Rain At 2:30


On a superficial level, Django is a continuation of the revisionist revenge fantasy told in Basterds, and in many regards, it does follow the same mold as its predecessor, but if it’s restrained by the same moldings, Django is a curiously molded endeavor, where, evidently, under the dripping stylization, we’re introduced to a different Tarantino, one who’s uncharacteristically substantial, and notably, one who’s surprisingly eager to present a moral force into the story.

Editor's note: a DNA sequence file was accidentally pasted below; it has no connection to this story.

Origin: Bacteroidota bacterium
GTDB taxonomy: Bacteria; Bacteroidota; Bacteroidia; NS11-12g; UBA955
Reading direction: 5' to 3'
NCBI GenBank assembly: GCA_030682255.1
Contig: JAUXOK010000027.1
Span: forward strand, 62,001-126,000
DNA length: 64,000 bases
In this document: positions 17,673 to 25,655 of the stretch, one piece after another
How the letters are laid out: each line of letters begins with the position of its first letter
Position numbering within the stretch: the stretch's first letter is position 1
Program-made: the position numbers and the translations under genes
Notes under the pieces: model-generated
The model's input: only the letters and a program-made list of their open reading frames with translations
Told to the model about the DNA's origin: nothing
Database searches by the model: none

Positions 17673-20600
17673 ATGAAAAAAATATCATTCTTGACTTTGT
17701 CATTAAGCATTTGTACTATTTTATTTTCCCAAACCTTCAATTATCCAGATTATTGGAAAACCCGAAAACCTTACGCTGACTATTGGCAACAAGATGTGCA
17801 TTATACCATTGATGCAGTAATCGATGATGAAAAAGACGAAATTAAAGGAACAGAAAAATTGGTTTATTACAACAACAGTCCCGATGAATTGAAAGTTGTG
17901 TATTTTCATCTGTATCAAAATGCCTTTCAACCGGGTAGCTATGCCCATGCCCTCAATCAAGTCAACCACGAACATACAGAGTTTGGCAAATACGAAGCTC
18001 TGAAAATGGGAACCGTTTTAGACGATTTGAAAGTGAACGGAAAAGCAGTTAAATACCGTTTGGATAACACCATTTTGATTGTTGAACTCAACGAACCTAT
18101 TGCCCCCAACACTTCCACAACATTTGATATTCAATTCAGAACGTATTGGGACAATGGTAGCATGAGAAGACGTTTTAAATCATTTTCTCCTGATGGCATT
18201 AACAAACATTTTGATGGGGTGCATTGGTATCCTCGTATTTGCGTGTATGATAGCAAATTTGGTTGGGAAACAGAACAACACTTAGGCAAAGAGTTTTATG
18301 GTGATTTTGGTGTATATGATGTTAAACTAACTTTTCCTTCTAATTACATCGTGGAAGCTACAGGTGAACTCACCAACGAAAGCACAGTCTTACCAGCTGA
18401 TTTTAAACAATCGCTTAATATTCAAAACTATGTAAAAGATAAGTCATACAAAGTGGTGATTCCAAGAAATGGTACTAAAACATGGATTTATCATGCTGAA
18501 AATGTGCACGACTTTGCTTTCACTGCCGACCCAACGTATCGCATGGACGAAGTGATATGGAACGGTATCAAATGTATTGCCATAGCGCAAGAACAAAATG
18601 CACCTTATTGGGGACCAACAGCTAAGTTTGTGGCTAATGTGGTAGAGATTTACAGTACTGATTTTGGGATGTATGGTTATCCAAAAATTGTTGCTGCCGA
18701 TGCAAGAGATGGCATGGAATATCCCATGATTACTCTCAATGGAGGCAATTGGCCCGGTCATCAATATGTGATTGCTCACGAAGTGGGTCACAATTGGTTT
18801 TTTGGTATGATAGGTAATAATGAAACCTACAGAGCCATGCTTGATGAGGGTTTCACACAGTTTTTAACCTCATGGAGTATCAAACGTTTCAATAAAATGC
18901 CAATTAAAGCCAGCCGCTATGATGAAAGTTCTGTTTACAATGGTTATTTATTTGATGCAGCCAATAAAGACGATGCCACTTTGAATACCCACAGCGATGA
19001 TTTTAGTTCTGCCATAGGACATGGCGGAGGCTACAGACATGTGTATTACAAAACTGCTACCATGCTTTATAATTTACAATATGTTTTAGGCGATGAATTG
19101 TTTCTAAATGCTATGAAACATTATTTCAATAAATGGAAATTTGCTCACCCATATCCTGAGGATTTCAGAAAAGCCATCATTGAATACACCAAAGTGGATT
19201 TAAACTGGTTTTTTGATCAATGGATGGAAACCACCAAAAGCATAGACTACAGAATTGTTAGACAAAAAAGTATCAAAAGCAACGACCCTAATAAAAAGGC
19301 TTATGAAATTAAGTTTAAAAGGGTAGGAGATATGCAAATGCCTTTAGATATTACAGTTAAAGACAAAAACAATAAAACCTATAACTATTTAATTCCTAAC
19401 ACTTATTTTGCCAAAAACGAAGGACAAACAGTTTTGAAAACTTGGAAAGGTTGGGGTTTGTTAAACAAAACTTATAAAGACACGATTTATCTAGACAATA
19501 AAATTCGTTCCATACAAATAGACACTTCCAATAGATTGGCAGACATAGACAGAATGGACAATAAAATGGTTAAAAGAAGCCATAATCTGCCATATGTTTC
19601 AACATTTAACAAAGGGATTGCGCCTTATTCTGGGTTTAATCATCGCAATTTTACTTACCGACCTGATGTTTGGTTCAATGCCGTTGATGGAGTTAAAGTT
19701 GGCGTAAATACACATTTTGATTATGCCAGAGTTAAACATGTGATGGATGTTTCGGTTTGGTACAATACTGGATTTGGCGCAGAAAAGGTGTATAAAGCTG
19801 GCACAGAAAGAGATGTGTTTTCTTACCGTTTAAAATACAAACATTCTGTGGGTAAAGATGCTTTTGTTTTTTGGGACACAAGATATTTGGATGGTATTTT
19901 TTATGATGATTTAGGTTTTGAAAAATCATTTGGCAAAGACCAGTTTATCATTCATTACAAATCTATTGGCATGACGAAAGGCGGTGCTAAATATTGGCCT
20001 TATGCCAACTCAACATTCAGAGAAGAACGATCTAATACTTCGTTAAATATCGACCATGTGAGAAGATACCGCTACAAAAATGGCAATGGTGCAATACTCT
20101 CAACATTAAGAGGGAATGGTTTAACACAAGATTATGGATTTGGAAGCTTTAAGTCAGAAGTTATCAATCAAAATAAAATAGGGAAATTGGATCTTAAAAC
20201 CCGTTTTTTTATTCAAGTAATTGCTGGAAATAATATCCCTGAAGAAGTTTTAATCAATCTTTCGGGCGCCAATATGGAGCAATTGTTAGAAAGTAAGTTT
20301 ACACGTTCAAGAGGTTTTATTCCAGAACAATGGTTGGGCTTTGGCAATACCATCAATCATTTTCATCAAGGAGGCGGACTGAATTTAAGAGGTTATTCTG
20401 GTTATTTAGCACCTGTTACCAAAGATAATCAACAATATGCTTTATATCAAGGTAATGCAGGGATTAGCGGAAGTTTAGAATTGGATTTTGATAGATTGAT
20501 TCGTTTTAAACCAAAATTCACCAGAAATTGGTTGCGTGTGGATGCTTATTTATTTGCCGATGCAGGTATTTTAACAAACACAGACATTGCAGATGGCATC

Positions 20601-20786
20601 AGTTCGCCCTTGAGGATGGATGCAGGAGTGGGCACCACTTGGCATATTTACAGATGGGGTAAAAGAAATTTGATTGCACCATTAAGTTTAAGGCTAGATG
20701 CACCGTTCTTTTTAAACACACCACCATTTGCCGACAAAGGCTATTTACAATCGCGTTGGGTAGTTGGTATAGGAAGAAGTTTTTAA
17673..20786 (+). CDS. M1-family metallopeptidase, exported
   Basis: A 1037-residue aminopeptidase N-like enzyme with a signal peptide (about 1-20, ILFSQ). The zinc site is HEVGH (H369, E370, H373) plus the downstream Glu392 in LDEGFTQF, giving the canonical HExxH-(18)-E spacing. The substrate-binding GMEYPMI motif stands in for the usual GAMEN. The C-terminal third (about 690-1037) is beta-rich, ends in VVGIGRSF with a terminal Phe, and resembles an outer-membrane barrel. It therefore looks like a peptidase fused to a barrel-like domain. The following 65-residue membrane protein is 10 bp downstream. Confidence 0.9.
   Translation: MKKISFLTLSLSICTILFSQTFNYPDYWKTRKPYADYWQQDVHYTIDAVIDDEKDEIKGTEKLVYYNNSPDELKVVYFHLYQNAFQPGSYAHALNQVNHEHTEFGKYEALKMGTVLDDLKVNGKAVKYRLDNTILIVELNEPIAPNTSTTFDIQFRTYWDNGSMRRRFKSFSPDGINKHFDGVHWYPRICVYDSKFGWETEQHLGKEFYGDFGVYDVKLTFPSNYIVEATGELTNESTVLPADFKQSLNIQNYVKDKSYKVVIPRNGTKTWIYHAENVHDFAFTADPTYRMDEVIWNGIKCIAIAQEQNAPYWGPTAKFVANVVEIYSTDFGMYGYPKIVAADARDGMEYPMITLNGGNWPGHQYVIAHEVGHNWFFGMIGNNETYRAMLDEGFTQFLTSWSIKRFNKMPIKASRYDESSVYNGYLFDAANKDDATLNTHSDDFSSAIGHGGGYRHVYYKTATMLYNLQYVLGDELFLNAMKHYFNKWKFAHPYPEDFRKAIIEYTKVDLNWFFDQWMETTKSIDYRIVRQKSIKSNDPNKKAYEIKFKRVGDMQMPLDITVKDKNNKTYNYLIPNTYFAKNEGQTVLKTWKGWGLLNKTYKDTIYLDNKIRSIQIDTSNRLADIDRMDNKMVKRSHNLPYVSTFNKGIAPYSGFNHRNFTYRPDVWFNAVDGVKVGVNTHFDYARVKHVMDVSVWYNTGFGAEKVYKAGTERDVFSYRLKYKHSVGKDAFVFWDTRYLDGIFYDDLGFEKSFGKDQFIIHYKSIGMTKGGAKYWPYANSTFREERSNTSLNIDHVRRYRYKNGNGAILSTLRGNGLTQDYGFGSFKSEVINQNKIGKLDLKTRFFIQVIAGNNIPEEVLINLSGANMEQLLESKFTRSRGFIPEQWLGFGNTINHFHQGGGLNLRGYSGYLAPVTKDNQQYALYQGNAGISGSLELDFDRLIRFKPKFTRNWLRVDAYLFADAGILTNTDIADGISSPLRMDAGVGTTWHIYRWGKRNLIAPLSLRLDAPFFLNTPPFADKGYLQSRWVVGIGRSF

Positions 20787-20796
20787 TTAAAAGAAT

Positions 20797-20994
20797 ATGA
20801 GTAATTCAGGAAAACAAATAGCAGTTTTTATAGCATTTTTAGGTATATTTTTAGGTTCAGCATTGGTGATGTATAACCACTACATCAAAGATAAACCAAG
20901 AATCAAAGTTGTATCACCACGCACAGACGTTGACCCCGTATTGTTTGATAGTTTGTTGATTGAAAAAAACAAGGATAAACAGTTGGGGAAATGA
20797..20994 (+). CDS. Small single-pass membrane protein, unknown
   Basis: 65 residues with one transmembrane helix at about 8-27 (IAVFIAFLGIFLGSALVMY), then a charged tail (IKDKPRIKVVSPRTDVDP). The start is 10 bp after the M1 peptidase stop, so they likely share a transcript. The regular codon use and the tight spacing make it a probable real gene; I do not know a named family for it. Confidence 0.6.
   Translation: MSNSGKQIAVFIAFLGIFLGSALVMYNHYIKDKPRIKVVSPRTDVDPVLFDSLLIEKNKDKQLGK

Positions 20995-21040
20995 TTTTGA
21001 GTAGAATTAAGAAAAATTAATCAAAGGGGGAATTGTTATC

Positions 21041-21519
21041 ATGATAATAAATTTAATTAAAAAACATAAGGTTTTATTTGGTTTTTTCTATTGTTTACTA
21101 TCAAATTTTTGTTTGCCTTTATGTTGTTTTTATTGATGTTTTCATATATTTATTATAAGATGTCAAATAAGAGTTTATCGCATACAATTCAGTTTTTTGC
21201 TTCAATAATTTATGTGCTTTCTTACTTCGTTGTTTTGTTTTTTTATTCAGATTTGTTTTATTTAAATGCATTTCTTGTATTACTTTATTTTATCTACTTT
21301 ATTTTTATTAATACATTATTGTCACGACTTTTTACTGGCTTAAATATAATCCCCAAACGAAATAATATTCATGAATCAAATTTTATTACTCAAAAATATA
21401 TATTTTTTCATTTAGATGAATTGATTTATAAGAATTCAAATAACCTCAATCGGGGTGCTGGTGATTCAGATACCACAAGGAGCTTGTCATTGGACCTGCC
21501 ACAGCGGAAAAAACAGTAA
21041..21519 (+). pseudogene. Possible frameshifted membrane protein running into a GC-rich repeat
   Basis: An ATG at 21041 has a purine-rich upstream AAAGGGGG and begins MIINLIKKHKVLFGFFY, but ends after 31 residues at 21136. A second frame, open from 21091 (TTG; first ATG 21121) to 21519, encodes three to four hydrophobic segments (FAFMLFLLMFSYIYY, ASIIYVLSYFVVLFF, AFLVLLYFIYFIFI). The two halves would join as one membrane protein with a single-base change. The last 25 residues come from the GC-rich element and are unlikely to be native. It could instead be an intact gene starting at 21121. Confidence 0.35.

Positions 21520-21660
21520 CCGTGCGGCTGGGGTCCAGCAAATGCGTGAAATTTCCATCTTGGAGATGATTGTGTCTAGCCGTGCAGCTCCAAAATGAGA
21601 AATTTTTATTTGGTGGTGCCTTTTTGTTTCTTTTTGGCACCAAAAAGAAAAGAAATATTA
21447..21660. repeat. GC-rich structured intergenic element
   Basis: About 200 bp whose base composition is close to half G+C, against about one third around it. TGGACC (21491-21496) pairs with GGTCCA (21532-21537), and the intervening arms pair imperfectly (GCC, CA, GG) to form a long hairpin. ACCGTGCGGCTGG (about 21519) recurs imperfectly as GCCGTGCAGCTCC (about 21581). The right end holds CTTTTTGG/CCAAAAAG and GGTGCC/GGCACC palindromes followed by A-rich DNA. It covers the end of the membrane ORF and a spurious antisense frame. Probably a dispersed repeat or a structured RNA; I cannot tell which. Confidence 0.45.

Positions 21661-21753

Inglorious Basterds was an affair that depended wholly on aesthetics, and as a result, the film wasn’t really about anything. The violence was very dazzling, even clean; it was a stylized and comfortable film because we were never given the perspective and context of WWII, and the ugliness of the Nazi’s and the Holocaust. Django, on the other hand, sacrifices sleek style for historical context. In this film, we’re shown brutal whippings, sun boxes, mandingo fighting, and a slave being torn apart by dogs. The violence is raw, brutal, and uncharacteristically from a director that’s best known for his aestheticization of bloodshed, the violence is very repelling. Tarantino’s always had a habit of shielding us from the darker side of the subjects he depicts, whether it be the mafia, or WWII soldiers, but here, he’s unequivocal in his subject matter. Though the outlandish violence is dominant, these snippets of repelling violence create an uncomfortable juxtaposition that does take the viewer back a step into realizing who the bad guys are here. Something a lot of viewers didn’t really care about in Basterds, Pulp Fiction, or even Kill Bill.